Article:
All England preview: History beckons Lee Chong Wei, Tine Baun
After a rather disappointing start, the All England Open has moved to a climactic finish. The first-round losses of women’s singles favourites Li Xuerui and Wang Yihan have done little to diminish the event, as the finals today will prove.
Even veteran Tine Baun, who had announced around six months ago that the All England would be her last tournament, wouldn’t have dreamed of such a finale. She is in the final, just one win away from a dream finish to her career. The All England is her favourite tournament, and to finish a career with a title win, there must be an extraordinary occurrence. Alongside, we have Lee Chong Wei, who is in his fifth straight All England final, and three other doubles finals. Here is our take on the five finals:
Men’s Singles: Lee Chong Wei (Malaysia) vs Chen Long (China)
Too close to call. Lee is the people’s favourite, for he is a gracious champion and even more gracious runner-up on the few occasions that he has lost. Chen Long is the fast-rising superstar from China, who has managed to get the better of Lee on a few occasions. There’s little to choose between the two, but their styles are dissimilar. Lee is the most fluid mover on court; relying on speed to create openings and to finish them. His one weapon is the jump smash which he delivers with great accuracy on either flank, while his net game helps him extract the lift from opponents.
Chen Long is a superb physical specimen, over 6 ft and muscular like all the other Chinese. He’s an embodiment of the power game that China has assiduously cultivated over the decades. Lee Chong Wei holds the edge, but only just. Everything depends on how consistent he is… if he makes a few mistakes, Chen Long will be all over him.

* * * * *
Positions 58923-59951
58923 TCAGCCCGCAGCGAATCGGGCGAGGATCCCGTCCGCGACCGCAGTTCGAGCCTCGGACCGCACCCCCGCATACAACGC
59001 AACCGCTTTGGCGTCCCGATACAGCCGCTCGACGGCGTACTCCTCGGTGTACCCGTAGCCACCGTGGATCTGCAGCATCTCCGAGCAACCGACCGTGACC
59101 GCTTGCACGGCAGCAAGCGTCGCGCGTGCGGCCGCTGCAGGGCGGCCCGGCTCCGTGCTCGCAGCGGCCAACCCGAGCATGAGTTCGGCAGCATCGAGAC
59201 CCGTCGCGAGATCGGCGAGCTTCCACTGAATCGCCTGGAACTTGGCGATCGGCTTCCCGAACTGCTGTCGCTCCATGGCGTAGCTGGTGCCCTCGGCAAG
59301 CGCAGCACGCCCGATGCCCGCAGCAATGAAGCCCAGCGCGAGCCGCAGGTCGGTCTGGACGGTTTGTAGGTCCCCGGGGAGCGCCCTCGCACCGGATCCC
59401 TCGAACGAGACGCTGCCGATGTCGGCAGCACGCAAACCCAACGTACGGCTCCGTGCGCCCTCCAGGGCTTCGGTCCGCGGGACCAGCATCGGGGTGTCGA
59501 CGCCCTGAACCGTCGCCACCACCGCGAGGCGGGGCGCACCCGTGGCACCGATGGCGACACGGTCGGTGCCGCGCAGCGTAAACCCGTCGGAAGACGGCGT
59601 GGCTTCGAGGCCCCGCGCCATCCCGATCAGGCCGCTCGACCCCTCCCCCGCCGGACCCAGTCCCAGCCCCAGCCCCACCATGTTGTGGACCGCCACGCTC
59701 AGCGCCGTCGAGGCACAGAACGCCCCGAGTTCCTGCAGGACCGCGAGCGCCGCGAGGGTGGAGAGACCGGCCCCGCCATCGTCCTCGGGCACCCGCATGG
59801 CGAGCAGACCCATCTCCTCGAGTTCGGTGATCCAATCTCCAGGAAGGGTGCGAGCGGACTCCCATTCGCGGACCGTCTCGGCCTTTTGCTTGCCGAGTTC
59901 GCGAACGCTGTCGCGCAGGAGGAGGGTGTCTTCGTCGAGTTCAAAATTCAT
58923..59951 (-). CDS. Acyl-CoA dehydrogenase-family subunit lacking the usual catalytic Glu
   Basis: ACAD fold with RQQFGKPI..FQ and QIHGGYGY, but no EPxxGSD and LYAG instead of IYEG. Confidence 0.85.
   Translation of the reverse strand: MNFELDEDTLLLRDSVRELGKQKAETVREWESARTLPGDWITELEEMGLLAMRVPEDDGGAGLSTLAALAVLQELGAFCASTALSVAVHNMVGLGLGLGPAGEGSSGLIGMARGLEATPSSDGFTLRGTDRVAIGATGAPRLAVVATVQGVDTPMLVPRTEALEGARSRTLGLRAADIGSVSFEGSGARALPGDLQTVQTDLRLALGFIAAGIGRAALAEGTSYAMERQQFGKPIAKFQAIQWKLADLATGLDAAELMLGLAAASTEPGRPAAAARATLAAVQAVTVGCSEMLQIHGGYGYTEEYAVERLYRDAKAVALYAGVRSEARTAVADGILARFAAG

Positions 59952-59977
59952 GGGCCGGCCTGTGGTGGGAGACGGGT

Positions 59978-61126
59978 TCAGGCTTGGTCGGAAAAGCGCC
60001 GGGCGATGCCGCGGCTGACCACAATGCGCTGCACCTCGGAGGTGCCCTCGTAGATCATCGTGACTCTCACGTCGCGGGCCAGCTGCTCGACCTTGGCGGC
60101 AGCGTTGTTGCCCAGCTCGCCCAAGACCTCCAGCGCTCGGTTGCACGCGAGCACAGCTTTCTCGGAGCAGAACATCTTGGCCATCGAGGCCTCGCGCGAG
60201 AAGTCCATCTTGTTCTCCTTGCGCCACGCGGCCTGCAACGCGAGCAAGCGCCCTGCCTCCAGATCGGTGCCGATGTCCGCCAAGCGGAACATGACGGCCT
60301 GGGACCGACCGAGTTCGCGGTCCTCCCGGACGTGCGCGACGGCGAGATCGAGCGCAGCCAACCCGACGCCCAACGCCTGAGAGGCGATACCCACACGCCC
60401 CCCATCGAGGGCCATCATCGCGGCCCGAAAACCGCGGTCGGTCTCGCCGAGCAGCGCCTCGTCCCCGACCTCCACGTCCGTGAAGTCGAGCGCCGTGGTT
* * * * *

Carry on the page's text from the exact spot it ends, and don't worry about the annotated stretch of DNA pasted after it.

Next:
Favourite: Lee Chong Wei
Women’s Singles: Tine Baun (Denmark) vs Ratchanok Intanon (Thailand)
Baun is in her last tournament, and that will spur her on, since she has nothing to lose. The crowd, especially a large contingent of fans from Denmark, will be solidly behind her, and the noise they make can give wing to even tired muscles. On the other hand, Baun had played a long semifinal match, so the effects of that might just slow her down. Will she be physically fresh for the final?
Ratchanok is in her first All England final, and on the verge of her biggest moment. She needs no greater inspiration, and although she is only 18, she has been playing top-level badminton for at least three years now. The freshness of youth favours Ratchanok, while experience favours Baun. The match will be a contest between Ratchanok’s exhilarating creative skills and Baun’s wicked smashes and drops, delivered with economy of movement. Ratchanok has beaten Baun in three of their four encounters, but Baun looked in great shape, physically and mentally, on Saturday, and will play pressure-free badminton.
Favourite: Tine Baun
Men’s Doubles: Qiu Zihan/Liu Xiaolong (China) vs Kenichi Hayakawa/Hiroyuki Endo (Japan)
Qiu/Liu are the next stars of men’s doubles badminton. They are the natural successors of senior compatriots and legends Cai Yu and Fu Haifeng. The match between the two Chinese pairs at the Hong Kong Open late last year was electric, and Cai and Fu somehow managed to hold off the hungry young pair. Qiu/Liu will murder anything short of good length, and their defence is also of high quality. The only hope the Japanese have is to prevent them from playing at a fast clip, in much the way that the Indonesian pair of Hendra Setiawan/Mohd Ahsan played on Saturday in the second game.
Favourites: Qiu Zihan/Liu Xiaolong
Women’s Doubles: Yu Yang/Wang Xiaoli (China) vs Cheng Shu/Zhao Yunlei
Yu and Wang have a 5-0 advantage over their opponents, and should be able to ease through once again. The top seeds, who made a comeback to the top of world badminton after the ignominy of being disqualified for ‘throwing’ their group match at the Olympics, have dominated badminton in the last few months. Their only big challenge in recent times was from the Olympic champions, Qing Tian and Zhao Yunlei, but the Chinese have decided to experiment with their combinations this year, and have split the successful combinations and paired them with different players. Yu Yang and Wang Xiaoli should be able to win, unless their coaches think otherwise.
Favourites: Yu Yang/Wang Xiaoli
Mixed Doubles: Zhang Nan/Zhao Yunlei (China) vs Tontowi Ahmad/Lilyana Natsir
Zhang Nan and Zhao Yunlei are the most accomplished pair in mixed doubles, and they have a brilliant record in finals. The Olympic champions have made top-class opponents look pedestrian, by their sheer intensity. What makes the difference is Zhao Yunlei – she hits harder than most women players, and defends as well. Ahmad and Natsir are the defending champions, and have won two of their six encounters, but the Chinese are in a different league during the events that matter.
Favourites: Zhang Nan/Zhao Yunlei